SOLAR ELECTRIC KAYAK TO MAKE NEARLY 2,000 MILE JOURNEY
There Torqeedo goes making the news again. That company just can't help but be innovative and carry the marine industry forward through the acceptance of new technologies and efficiencies. This time, Raphaël Domjan - an apparently fearless adventurer - intends to travel the Northwest Passage along the northern coast of North America from the Pacific to the Atlantic with an electric kayak, propelled by an Ultralight 403 engine from Torqeedo.
Domjan hit the international headlines back in May 2012 when the Swiss engineer circumnavigated the earth for the first time in a solar-propelled catamaran, Planet Solar. His latest goal is to master the Northwest Passage. Domjan, who will be accompanied by the kayak-adventurer Anne Quéméré, faces a journey of more than 1,800 miles. Embarking in June 2015, it will be the first solar expedition through the legendary Northwest Passage. The 43-year-old's expedition, SolarArcticPassage, will take the route discovered by Norwegian explorer Roald Amundsen in 1895. The goal is 100 kilometers, about 63 miles, a day.
Sunlight is less intense in the Arctic than at any other place on earth. But that is exactly why Domjan will conduct the expedition; to demonstrate that solar electric-powered mobility is possible anywhere on earth. Despite the difficulties, the Arctic offers one important advantage - during the summer the Arctic Circle remains light for over 20 hours a day. The solar energy gained from the small surface of the kayak nevertheless remains extremely precious.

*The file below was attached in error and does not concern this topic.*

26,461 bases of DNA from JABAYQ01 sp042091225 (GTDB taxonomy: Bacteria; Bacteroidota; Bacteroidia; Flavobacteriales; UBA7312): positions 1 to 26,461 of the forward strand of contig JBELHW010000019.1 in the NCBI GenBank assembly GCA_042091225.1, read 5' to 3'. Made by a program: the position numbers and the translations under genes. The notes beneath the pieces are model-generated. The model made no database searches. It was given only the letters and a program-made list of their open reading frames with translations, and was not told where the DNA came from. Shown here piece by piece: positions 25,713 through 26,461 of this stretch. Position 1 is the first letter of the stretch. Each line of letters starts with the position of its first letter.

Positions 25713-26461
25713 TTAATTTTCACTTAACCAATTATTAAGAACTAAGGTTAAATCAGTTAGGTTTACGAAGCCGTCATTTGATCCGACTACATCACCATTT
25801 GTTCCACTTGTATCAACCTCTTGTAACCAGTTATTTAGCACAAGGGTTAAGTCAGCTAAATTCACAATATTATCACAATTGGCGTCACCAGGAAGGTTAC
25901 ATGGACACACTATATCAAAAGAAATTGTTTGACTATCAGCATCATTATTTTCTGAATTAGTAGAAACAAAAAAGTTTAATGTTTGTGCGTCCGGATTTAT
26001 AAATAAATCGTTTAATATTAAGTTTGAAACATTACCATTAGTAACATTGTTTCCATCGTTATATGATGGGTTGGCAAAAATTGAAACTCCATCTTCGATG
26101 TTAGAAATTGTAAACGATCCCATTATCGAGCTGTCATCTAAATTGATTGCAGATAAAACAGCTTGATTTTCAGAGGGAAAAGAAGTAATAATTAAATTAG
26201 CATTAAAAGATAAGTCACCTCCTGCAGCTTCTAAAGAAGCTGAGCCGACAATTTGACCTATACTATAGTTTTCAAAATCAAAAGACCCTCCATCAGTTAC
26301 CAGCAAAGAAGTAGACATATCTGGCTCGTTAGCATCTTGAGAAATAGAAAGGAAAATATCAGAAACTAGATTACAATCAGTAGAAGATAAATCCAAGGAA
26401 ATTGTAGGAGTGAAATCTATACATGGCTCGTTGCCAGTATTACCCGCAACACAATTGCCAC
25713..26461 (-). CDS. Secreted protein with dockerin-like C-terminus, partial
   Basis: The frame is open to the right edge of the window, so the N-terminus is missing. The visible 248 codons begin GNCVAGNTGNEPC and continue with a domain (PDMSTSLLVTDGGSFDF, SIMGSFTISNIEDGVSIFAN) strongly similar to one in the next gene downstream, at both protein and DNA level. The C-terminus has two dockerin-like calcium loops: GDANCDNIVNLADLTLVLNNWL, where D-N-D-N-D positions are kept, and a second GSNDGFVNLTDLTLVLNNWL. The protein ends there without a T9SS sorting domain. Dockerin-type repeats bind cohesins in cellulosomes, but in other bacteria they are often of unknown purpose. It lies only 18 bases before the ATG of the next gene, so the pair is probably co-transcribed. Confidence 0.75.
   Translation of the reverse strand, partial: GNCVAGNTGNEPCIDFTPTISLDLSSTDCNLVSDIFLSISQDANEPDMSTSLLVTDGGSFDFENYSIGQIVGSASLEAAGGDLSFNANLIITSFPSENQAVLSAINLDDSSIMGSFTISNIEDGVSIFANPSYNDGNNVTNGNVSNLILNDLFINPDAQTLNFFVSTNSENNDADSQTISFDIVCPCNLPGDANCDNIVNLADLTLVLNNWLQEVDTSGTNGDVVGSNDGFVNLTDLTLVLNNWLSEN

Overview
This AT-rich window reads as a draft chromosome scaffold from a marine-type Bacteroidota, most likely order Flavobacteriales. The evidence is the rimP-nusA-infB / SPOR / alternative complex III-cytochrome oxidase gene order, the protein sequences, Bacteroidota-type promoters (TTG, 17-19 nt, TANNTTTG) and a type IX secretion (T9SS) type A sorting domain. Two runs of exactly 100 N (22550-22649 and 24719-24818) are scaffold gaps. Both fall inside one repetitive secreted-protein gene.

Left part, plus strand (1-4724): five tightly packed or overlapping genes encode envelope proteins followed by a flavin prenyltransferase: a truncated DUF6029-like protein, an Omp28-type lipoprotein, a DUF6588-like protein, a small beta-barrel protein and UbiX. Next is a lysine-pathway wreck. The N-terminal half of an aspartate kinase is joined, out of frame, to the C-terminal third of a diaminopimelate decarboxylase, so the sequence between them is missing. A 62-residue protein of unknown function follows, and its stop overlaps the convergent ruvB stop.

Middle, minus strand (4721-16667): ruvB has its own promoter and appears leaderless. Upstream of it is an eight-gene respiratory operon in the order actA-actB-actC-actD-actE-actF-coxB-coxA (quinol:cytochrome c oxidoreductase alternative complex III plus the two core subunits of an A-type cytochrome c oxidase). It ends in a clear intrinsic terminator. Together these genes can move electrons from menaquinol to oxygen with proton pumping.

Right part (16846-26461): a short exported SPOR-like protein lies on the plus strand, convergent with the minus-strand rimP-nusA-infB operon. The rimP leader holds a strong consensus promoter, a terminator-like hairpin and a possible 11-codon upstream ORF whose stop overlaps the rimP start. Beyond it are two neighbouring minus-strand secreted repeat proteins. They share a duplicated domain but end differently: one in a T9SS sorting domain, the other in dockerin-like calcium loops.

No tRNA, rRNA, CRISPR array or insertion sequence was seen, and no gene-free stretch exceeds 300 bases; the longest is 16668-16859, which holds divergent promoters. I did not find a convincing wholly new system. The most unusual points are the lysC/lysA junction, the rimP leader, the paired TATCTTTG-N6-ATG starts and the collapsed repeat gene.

That is why Domjan has chosen the lightweight and highly efficient Ultralight 403 drive system from Starnberg's high-tech manufacturer Torqeedo. Weighing just 16 pounds, including the battery, the Ultralight is the world's lightest outboard in serial production. In addition, it converts limited energy supply into propulsive power extremely efficiently. The photovoltaic modules mounted on the kayak feed the Ultralight's lithium batteries which, in turn, supply the motor with its energy.
The starting point for the solar expedition is the small Canadian settlement of Tuktoyaktuk. Even in the summer months, temperatures struggle to reach the freezing point and are accompanied by rain and snow. Icebergs and ice floes risk damage to the kayak and motor and the area is home to polar bears. Domjan will maneuver his kayak through this labyrinth of ice for approximately 14 hours a day - an enormous challenge. If he succeeds, he will be the first person to traverse the Northwest Passage in an electric-powered kayak when he reaches the settlement at Pond Inlet in September, 2015. His full route can be seen at http://bit.ly/1L2N6t3.
Any brand that combines real-world testing with experiential marketing gains my utmost respect for sure. Bon voyage to Raphaël, and may he effortlessly glide by appreciative polar bears who realize the positive global impact this kind of technology will have on their habitat. For more, visit www.torqeedo.com.